The irascible head of News Corp sent the above Tweet on Thursday, undercutting months of diligent work on behalf of his American cable news network to paint the Keystone XL pipeline as the safest, most awesome public works project ever.
Aside from providing pipeline opponents endless “even Rupert Murdoch thinks …” talking points, Murdoch has done a real service here by highlighting a sometimes underlooked problem with Keystone XL: pipeline integrity. Indeed, tar sands oil is uniquely heavy and dirty, and the government isn’t totally sure it can be safely transported. Which is not what one really wants in a pipeline that literally traverses the entire country.
When the State Department issued its first environmental review, it said “there could be from 1.18 to 1.83 spills greater than 2,100 gallons per year” for the entire project and helpfully added that “crude oil spills are not likely to have toxic effects on the general public.”
Yet, the existing portions of the Keystone pipeline saw fourteen spills in the first year of operation, and there have been more since then. Dr. John Stansbury of the University of Nebraska conducted the first independent analysis of the Keystone XL pipeline and found a likelihood at the high end of the State Department estimate—1.8 spills per year, or ninety-one over the next fifty years—but strongly contested the contention that it wouldn’t be harmful to the public.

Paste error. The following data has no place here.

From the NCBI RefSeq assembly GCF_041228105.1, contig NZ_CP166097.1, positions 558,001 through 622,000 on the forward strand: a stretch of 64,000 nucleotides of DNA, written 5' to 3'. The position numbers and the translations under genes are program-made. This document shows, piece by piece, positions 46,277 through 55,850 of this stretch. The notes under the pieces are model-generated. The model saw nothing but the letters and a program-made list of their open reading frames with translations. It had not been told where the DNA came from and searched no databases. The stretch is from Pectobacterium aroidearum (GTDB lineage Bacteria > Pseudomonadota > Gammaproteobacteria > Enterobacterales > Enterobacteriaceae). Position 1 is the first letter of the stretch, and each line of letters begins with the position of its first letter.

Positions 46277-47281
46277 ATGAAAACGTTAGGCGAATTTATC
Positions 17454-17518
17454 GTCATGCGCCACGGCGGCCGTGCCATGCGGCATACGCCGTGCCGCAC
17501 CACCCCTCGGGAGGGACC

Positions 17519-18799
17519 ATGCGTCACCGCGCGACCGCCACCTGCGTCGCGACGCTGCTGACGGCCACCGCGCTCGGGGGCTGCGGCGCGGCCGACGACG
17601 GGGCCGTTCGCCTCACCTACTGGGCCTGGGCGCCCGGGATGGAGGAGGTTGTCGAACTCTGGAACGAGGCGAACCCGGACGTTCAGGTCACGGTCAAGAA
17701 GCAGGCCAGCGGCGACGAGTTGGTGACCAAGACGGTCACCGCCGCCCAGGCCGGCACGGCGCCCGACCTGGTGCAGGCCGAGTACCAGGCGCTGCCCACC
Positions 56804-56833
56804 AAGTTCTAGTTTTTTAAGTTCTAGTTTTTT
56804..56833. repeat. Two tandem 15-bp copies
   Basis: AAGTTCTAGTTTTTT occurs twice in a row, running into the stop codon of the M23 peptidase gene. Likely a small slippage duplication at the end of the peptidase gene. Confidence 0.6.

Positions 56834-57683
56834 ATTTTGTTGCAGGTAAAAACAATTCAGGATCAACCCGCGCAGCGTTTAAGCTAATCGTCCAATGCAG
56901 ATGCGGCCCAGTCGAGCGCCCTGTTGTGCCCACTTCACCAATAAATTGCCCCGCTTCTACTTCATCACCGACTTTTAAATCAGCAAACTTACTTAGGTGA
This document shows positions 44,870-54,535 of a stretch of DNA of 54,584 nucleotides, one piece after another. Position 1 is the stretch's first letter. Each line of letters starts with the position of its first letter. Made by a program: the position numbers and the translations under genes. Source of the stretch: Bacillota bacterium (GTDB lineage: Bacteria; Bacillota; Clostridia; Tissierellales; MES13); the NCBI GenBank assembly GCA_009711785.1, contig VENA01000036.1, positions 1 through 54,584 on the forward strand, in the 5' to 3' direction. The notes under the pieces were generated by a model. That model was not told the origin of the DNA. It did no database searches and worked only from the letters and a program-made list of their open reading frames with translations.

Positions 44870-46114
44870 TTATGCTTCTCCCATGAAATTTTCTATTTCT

If a spill happened where the pipeline crosses the Platte River, Stansbury noted, benzene—a human carcinogen—would travel unabated down the Missouri River for several hundred miles and affect the drinking water for hundreds of thousands of people in cities like Lincoln, Omaha and Nebraska City in Nebraska and St. Joseph and Kansas City in Missouri.